World War II It was the fall of 1944. I was fresh out of USAC basic at Keesler Field and was assigned to B-29 gunnery training at Buckingham Field, Fort Myers, FL As a lot of good "cadets" did then, I chose this instead of "on the line" training. Within the first week at Buck Field, I was fitted with a parachute harness and "invited" to take an orientation ride in a funny-looking B-24.
Note: By Sgt. Joe B. Tillery.  7520 Reads  Printer-friendly page



War of 1812 I was born in Pittsford, Otsego County, New York, on the 24th of September 1799. I am the son of Joseph Hanks, whose father's name was William, who lived in the green mountains of Vermont, and whose progenitors emigrated from Holland. My mother's maiden name was Anna Frary and her descent is traced to "the pilgrims".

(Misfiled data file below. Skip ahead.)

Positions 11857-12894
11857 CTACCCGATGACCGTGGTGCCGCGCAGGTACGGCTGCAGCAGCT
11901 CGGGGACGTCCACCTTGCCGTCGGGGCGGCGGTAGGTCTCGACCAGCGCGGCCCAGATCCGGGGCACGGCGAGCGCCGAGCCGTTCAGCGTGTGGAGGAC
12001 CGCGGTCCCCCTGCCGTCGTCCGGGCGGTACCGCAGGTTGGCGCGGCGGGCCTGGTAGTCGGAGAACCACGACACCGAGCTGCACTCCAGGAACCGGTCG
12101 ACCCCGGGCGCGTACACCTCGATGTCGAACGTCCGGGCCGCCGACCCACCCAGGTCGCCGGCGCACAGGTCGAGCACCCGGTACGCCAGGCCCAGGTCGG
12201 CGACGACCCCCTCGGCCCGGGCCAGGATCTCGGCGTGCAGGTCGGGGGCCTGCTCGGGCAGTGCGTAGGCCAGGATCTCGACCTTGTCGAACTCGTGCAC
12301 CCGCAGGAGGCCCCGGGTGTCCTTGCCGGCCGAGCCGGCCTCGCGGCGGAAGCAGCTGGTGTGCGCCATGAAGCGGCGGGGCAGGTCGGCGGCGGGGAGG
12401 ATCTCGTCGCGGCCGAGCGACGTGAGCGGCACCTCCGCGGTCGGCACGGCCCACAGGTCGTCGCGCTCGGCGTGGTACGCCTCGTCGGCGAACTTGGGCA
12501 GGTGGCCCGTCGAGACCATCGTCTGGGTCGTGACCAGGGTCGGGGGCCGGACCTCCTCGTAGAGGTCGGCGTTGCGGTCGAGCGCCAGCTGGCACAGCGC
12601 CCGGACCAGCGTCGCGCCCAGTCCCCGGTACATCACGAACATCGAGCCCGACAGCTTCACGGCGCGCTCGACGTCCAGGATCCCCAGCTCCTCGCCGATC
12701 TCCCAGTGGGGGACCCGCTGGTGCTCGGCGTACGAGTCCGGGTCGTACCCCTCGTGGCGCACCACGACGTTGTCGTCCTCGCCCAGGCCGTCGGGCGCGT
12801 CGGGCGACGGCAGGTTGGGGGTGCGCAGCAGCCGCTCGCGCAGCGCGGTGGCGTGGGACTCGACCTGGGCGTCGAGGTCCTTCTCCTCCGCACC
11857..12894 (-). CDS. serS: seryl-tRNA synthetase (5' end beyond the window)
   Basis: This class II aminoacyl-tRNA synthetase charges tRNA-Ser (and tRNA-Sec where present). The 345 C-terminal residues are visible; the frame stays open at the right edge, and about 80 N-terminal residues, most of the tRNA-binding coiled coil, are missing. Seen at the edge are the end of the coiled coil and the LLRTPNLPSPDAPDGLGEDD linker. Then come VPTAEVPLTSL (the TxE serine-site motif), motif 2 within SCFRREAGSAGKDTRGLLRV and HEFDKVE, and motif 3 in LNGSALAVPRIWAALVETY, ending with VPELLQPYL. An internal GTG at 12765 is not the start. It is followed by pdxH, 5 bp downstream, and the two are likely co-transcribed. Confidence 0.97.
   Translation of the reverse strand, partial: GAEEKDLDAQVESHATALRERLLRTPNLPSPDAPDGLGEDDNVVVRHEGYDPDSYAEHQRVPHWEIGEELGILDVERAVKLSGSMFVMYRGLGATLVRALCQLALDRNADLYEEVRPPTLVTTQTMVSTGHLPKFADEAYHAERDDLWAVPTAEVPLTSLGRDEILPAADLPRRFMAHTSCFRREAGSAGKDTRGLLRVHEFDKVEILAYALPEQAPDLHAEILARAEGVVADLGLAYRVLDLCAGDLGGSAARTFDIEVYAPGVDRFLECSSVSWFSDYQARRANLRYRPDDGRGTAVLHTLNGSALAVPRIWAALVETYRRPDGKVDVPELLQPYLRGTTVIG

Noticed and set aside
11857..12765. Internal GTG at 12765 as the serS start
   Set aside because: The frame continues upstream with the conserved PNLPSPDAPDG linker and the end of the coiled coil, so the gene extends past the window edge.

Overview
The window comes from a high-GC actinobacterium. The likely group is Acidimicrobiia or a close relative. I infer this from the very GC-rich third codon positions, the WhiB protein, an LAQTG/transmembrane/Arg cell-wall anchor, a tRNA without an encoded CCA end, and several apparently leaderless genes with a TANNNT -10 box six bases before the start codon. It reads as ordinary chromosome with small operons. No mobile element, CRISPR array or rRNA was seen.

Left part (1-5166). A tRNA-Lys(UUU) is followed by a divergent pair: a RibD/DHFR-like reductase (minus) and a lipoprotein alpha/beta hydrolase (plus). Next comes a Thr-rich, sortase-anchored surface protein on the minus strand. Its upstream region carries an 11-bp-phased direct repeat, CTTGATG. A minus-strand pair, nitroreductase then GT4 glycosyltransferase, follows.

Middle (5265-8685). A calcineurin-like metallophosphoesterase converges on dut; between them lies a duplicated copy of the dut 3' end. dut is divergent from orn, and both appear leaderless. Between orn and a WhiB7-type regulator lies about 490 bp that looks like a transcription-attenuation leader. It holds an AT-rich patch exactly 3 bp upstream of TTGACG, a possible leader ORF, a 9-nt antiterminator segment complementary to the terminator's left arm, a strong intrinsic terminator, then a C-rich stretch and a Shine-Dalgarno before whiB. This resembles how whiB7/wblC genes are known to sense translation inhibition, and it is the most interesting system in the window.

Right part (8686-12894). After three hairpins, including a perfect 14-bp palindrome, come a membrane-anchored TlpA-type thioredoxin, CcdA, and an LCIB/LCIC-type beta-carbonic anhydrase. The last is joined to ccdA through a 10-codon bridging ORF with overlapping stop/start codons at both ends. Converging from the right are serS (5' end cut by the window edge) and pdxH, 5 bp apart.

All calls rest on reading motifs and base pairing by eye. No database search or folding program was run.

12311 Reads  Printer-friendly page



Civil War AUGUST 1, 1861.—Believing the people of the South to be engaged in a just cause, defending the inalienable rights of American freemen, and that principle in the Declaration of Independence which asserts that "all governments derive their just powers from the consent of the governed," and that the States are acting by the authority and in the strength of their reserved rights, I am with them.
  9932 Reads  Printer-friendly page



World War II The Naval Combat Demolition Units were charged with the responsibility of clearing sixteen 50 yard gaps on the beaches assigned to that force. They worked in conjunction with the Army engineers who were charged with the responsibility of clearing the shoreward obstacles.
Note: by Lieutenant Commander Joseph H. Gibbons, Commanding Officer of U.S. Navy Combat Demolitions Units in Force 'O'.  9874 Reads  Printer-friendly page